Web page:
That cover letter. It is your first introduction to a potential employer. And, unless the position you are applying for is highly specialized, there will be anywhere from 50 – 100+ cover letters being sent to a hiring manager by job hopefuls. The challenge for you is to make your application letter stand out among all of those others. And the goal is that, after reading it, the employer will want to move on to your resume or CV, because his interest in you has been piqued.
Generally, that application letter will include a short statement of how you found out about the position opening, a brief synopsis of why you are qualified for the position, and the strengths you can “bring to the table” that make you the best candidate. Finally, you will invite the reader to review your attached documents and to contact you for “further discussion” (which actually means an interview).
Steps to Follow
Writing that cover letter entails more than you may think, and there is a step-by-step process you need to go through, if you are going to fashion one that will actually be read.
Identifying the “Matches” of Your Skills with the Job Requirements
The very first thing you need to do is to identify the background experience and skills you have that are a match for the needs of the organization. Those needs will be included in the job posting/description. So, make two columns. The first will be those skills that are provided by the employer. The second column will be skills and experience you have that match those requirements. This will give you a good visual of the points you need to cover in the body of your letter.
The current “standard” is to provide your “letterhead/contact information at the top of the letter, justified to the left. The first line should be the date; you should follow this with a separate line for each of the following, dependent upon what you have:
Your full name
Your phone number
You email address
Your website (if you have one)
Your LinkedIn profile (if you have one)
The Organization’s Information
If you have a name, that comes first, along with his/her title. Followed by the name of the company or organization and address.
This is important because it demonstrates that you have not just created a generic cover letter to send to everyone. So many applicants just copy and paste the same letter. Don’t be like them. Show that you can personalize yours.
If you don’t know the name of the hiring manager, you might get on the company website and see if you can find at least the HR director name. Barring that, try to locate the name of the head of the department for which the position is open. Having a name, even if your paperwork has to be re-routed after it arrives shows that you have done some homework.
This should be directed to the person you have found. If you haven’t found a name, say “Dear Hiring Manager.” “To Whom It May Concern” is too generic.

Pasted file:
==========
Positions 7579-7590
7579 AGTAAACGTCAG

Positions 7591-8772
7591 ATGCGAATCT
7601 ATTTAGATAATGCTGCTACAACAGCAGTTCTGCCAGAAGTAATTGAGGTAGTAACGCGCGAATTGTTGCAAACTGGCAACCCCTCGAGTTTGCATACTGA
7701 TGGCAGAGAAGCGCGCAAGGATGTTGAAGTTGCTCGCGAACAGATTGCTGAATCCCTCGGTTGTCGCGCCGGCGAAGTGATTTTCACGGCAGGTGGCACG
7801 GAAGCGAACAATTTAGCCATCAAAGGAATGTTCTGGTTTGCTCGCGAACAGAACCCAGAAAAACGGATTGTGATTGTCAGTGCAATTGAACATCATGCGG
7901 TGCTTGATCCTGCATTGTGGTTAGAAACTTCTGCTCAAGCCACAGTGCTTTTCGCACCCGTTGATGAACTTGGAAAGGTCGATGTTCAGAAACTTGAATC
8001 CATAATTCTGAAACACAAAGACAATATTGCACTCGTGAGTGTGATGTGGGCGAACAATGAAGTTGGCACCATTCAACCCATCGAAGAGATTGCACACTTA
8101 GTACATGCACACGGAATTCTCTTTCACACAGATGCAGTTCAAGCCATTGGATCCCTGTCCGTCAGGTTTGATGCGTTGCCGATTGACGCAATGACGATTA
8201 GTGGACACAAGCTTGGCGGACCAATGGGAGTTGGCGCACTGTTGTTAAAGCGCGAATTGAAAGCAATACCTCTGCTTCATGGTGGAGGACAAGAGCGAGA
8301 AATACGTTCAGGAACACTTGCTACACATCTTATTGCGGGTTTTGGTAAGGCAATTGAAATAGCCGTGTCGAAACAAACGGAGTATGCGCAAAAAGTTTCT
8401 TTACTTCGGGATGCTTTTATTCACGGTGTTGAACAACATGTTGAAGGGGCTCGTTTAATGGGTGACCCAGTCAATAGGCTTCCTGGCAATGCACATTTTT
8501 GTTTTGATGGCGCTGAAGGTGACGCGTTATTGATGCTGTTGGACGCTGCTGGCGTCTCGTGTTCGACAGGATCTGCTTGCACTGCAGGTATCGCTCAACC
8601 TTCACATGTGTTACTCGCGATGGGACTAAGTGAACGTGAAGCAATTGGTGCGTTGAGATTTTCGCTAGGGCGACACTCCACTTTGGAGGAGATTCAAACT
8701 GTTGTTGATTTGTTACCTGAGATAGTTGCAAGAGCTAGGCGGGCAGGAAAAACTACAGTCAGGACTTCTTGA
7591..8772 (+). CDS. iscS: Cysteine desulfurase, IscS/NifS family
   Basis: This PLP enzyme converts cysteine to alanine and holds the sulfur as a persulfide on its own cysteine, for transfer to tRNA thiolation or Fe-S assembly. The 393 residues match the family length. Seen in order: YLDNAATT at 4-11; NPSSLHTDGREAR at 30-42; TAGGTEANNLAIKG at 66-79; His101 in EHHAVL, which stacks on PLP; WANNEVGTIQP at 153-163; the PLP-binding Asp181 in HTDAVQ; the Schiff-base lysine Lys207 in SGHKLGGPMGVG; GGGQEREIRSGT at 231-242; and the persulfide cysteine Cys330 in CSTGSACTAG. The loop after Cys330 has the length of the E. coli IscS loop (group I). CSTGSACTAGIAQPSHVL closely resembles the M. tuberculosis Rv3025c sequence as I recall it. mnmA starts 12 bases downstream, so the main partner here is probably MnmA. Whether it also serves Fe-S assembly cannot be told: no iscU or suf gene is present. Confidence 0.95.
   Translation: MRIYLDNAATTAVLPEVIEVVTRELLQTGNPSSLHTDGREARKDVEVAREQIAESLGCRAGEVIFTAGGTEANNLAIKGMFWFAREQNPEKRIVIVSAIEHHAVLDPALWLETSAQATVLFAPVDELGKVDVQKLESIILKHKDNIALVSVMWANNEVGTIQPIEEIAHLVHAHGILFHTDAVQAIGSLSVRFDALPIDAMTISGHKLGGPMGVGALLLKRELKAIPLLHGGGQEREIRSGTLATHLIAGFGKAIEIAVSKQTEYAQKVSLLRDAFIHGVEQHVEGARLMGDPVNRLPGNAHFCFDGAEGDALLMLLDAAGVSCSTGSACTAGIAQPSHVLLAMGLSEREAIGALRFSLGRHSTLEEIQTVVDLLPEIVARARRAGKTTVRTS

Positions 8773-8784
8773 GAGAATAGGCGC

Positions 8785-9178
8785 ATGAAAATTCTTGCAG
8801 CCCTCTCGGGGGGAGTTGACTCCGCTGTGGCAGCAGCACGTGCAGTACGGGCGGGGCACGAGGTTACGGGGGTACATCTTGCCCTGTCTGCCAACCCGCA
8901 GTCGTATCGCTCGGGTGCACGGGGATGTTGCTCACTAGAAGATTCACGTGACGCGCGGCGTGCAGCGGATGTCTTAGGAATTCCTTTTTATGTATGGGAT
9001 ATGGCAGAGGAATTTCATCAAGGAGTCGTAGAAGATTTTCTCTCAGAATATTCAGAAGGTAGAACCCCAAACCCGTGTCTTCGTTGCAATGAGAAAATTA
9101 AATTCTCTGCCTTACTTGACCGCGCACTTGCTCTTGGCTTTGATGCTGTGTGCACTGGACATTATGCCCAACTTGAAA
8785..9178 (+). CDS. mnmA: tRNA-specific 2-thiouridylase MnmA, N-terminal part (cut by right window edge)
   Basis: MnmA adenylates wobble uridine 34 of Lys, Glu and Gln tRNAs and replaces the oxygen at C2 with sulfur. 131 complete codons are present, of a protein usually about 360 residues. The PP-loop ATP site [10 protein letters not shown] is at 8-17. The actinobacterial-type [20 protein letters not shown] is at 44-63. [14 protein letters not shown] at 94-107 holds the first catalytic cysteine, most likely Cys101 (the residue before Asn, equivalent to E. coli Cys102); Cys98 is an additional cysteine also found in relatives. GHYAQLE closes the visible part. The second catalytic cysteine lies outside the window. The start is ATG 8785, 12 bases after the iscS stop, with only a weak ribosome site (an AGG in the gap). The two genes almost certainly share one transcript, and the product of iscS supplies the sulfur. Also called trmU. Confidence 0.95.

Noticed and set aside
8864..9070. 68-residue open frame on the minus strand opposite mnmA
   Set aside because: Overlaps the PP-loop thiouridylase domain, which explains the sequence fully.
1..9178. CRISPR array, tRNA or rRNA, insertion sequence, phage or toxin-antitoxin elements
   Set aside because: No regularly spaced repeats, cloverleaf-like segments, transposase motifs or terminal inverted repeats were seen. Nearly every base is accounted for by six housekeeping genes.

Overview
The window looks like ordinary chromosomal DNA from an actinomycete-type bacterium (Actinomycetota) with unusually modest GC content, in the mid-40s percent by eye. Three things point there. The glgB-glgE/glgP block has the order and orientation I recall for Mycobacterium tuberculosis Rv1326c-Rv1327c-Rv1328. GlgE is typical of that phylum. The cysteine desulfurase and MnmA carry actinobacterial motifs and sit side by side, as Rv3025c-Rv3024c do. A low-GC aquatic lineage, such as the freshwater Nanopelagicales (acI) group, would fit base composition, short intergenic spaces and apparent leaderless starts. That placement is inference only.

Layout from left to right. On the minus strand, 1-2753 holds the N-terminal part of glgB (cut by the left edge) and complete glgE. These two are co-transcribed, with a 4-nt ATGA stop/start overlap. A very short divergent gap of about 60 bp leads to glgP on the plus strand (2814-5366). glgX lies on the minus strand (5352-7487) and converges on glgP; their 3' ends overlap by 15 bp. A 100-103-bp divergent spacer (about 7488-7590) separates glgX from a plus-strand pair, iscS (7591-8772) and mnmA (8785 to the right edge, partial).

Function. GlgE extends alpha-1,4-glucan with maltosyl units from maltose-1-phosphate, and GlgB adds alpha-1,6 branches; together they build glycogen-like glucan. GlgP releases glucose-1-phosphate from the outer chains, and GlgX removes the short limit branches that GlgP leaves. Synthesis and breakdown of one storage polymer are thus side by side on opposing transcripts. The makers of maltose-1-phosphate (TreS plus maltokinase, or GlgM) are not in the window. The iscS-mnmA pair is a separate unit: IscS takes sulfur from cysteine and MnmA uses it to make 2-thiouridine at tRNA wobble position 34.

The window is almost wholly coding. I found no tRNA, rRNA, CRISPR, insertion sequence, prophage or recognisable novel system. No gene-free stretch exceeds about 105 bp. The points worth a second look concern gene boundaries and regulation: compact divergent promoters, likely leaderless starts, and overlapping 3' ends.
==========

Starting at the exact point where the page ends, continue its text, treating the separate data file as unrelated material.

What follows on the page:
The Opening Paragraph
The important thing to remember about cover letters is that potential employers only scan them very briefly. You have to grab attention immediately. Use short sentences that indicate your excitement about this opportunity and how you think you can meet the needs of the organization or some complimentary thing you know about the company. In terms of style, take your lead from the company website and what you now about the “culture.” You can be far more informal and conversational if you are applying for a position with a new, software startup than for a more conservative financial investment enterprise.
The Body of the Application Letter
Here is where you want to briefly describe the background and experience that you believe will benefit the company. This is not about “you.” It is about what the company needs. And you can be specific if you have some numbers and stats, put them in. You can also refer to spots in your resume/CV where the specifics are.
And, it is actually preferable to use bullets to make each of your points. This allows the reader to scan your letter easily, rather than have to read through walls of text.
How You End It
Repeat your strong statement that you believe you can bring what the organization needs.
After this, “invite” the hiring manager to contact you at any time, and that you are available for an interview at his convenience, not yours.
Points to Think About
Your application (cover) letter should be short and succinct. Useless complex sentences.
Gear your tone and style to the “culture” of the organization. You want to appear that you will fit into that environment.
Use names when you can. And make sure you do some research before you craft that letter.
Mistakes to Avoid
You want to avoid providing too much detail about your background and experience – stick to major accomplishments/achievements
Don’t make the letter about what you want or what your goals are.
Do’s and Don’ts
- Stick to skills and expertise that are in the job posting
- Minimize the use of the word “I”
- Research the company and try to weave in some piece of information that shows you have done so
- Craft long paragraphs – your reader wants to scan the letter
- Make the letter itself lengthy. You only want enough to pique solid interest